On January 13, 1987 a regulation “About the formation of joint ventures with the participation of Soviet organizations” was issued by the Council of Ministers of the USSR. The measure was taken to attract funds and help the Soviet economy during the transition.
In 1985 Mikhail Gorbachev came to power. He declared that in 15 years the national income would double, the productivity of labor would double as well and every family in the Soviet Union would own a separate apartment. In fact, Gorbachev considered the building of communism impossible. In the renewed party program, Communist society was described as some kind of ideal that might or might not be reached in the future, not as a real goal for the Soviet people, so the major emphasis was laid on the social and economic development of the country.
The reconstruction of heavy industry played a key role in Gorbachev’s plans. He wanted Soviet factories to produce new types of machinery and robots for the latter to be further employed by the national economy. Gorbachev had relied, in his youth, on young workers and scientists. He appealed to them and called them to work for the benefit of progress. However, enthusiasm was not enough – the government needed money to implement Gorbachev’s projects.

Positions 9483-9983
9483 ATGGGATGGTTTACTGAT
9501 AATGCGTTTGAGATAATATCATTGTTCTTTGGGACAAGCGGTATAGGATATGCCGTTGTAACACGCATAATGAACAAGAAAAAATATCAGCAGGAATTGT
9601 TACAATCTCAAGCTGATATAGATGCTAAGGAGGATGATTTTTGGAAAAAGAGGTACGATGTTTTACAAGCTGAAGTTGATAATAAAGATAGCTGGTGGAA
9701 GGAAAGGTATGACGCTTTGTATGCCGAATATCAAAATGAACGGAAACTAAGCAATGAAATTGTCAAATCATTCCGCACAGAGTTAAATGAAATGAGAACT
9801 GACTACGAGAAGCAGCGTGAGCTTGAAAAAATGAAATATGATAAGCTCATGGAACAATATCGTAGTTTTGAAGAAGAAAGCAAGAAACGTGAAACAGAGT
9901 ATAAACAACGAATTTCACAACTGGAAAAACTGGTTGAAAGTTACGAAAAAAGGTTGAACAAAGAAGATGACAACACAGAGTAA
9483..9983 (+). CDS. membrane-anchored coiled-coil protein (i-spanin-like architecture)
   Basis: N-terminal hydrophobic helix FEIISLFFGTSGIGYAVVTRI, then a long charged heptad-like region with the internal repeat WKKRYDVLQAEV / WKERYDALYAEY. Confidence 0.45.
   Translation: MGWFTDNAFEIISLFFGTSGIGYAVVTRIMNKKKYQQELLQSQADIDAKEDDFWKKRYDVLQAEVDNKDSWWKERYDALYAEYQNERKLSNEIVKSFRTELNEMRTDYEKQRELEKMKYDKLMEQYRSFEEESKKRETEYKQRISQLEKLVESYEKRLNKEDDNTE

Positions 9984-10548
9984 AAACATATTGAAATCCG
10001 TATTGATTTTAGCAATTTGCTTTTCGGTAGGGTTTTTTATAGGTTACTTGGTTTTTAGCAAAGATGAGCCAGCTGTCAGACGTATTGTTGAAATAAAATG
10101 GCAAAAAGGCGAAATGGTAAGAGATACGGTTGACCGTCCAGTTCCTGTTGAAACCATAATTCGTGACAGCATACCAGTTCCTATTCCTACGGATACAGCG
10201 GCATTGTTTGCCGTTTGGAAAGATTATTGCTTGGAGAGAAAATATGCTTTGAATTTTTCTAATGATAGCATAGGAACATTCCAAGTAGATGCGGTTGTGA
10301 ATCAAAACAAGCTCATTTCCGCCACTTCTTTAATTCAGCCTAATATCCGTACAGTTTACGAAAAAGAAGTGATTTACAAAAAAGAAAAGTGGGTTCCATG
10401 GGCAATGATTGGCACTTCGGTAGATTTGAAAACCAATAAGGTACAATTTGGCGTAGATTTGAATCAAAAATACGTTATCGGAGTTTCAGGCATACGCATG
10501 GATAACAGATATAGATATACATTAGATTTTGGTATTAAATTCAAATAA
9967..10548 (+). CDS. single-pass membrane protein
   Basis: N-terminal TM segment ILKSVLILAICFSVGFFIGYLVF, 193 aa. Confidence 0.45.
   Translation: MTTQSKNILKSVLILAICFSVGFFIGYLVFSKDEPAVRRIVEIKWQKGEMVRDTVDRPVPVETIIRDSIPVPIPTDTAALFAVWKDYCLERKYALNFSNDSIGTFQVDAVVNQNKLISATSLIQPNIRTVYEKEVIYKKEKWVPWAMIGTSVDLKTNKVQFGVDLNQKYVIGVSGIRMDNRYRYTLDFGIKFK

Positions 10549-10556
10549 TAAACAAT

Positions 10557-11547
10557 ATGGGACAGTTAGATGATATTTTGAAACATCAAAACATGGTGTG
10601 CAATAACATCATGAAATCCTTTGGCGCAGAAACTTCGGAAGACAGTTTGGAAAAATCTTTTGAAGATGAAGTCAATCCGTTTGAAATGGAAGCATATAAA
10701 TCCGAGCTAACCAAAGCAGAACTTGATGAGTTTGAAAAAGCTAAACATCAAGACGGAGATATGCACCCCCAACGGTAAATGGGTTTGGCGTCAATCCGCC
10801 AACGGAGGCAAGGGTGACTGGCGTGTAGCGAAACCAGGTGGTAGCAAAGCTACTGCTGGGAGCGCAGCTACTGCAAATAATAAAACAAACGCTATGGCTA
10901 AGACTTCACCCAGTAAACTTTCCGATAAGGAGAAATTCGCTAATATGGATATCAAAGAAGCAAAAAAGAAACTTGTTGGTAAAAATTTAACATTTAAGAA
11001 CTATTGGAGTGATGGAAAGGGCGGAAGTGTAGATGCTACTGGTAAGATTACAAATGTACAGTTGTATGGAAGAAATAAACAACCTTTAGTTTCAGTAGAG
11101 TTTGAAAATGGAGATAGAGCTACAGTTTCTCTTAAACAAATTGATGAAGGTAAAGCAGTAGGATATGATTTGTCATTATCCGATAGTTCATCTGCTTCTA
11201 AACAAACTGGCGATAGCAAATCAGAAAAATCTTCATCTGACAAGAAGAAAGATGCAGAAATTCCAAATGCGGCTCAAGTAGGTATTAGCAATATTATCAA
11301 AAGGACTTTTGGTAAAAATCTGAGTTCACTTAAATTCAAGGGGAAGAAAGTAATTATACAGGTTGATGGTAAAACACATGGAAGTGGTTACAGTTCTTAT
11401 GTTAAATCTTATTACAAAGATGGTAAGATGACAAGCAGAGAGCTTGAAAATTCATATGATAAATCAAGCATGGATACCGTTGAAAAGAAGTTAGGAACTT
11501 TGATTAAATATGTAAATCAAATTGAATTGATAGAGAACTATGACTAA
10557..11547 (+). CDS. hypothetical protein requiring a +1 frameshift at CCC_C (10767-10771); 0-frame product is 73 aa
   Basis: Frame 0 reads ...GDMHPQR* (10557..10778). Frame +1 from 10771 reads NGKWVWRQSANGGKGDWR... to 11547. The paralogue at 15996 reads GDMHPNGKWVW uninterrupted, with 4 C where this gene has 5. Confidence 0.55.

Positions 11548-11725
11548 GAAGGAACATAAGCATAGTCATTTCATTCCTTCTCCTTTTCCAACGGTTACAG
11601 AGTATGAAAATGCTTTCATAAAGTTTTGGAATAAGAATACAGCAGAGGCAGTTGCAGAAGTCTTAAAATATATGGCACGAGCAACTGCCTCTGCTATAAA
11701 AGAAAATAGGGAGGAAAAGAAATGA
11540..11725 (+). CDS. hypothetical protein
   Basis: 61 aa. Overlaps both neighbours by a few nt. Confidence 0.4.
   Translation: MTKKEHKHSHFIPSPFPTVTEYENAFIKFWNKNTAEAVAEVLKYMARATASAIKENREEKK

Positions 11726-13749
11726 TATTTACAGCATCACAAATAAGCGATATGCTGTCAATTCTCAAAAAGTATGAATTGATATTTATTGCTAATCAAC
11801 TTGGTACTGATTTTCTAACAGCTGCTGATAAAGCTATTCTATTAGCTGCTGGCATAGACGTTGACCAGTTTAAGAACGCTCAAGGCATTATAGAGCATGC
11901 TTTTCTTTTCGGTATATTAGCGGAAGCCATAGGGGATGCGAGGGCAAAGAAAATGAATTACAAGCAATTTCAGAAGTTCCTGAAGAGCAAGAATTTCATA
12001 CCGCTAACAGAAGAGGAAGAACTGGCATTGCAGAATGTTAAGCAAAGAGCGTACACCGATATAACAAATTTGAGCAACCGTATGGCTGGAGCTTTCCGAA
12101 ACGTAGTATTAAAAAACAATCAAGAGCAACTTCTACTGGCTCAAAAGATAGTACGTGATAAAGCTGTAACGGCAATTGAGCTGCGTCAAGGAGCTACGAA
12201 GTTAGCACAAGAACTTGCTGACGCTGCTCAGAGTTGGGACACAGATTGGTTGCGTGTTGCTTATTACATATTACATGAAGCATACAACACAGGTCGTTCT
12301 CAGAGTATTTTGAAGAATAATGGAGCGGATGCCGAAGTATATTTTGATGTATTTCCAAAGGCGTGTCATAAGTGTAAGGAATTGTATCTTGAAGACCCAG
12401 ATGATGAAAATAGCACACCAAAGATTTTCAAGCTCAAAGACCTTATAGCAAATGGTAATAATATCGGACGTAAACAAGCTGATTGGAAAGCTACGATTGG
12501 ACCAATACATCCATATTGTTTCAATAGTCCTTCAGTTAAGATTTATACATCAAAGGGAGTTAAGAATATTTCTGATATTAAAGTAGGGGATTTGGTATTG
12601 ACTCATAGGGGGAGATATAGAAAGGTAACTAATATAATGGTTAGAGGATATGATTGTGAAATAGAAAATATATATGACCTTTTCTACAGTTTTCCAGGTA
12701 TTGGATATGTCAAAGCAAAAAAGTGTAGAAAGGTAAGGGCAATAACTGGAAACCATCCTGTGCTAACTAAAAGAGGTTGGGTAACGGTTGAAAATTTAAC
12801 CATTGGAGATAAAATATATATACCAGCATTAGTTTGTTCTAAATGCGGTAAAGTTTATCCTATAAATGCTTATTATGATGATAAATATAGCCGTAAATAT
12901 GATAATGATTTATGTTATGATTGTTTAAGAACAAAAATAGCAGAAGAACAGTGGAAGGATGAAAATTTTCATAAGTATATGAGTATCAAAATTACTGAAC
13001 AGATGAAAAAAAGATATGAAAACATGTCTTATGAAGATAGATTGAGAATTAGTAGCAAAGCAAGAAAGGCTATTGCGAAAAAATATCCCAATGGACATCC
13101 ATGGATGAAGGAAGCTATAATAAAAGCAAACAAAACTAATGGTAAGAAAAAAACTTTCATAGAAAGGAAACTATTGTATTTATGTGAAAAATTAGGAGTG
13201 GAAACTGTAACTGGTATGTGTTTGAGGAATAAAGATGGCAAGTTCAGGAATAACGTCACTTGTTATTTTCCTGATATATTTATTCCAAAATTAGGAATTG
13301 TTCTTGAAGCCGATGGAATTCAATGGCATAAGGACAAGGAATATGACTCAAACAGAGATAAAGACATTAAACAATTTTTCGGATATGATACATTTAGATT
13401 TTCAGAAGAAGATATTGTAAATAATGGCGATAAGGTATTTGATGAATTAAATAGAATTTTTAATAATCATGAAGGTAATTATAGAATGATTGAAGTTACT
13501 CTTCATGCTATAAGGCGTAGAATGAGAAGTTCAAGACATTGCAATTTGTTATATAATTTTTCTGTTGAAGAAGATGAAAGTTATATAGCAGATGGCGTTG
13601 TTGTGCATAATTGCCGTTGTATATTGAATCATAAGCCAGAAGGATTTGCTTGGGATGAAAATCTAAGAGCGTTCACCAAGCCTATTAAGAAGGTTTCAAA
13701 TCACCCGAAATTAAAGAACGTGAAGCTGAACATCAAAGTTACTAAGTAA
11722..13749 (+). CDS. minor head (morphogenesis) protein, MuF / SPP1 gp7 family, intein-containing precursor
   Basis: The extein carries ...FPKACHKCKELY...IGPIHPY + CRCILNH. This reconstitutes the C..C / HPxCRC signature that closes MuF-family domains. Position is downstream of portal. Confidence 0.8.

At first everything seemed fine, but on April 26th, 1986 the Chernobyl disaster occurred, and shortly after, on August 31, the passenger ship “Admiral Nakhimov” crashed, killing 423 people. Also, on December 7, 1988, there was an earthquake in Spitak, Armenia. The government was in for vast expenditures to pay off the damages caused by these tragic accidents. In addition, in 1985, Gorbachev approved the prohibition law. The proceeds from alcohol sale were an important part of USSR government revenue, and these proceeds stopped entering the public purse because of the dry law. Consequently, the realization of Gorbachev’s plans was imperiled. To avoid the crisis, the government decided to rebuild the economic system, to go from a command to market economy, and to permit private enterprises, which included joint ventures.
Even in 1986, in one of his interviews, Gorbachev said that he was ready to support joint ventures in the Soviet Union. These words were a sensation, widely picked up by the mass media. The first joint ventures were founded in 1986, too, but they all were situated outside the Soviet Union and had the rights to work only in trade. The first joint venture in the USSR appeared in 1987 and produced cartons.
Usually it took nearly a year to register a joint venture. Nevertheless, when Rajiv Ghandi, the Prime Minister of India, visited Moscow, the USSR government decided to surprise him, and the first Soviet-Indian joint venture – the restaurant “Delhi” – was created in a day.
On February 23 1988 all the directors of joint ventures, all 23 of them, met and founded the Association of the Joint Ventures and International Alliances.
Today, joint ventures no longer exist in Russia as a legal entity.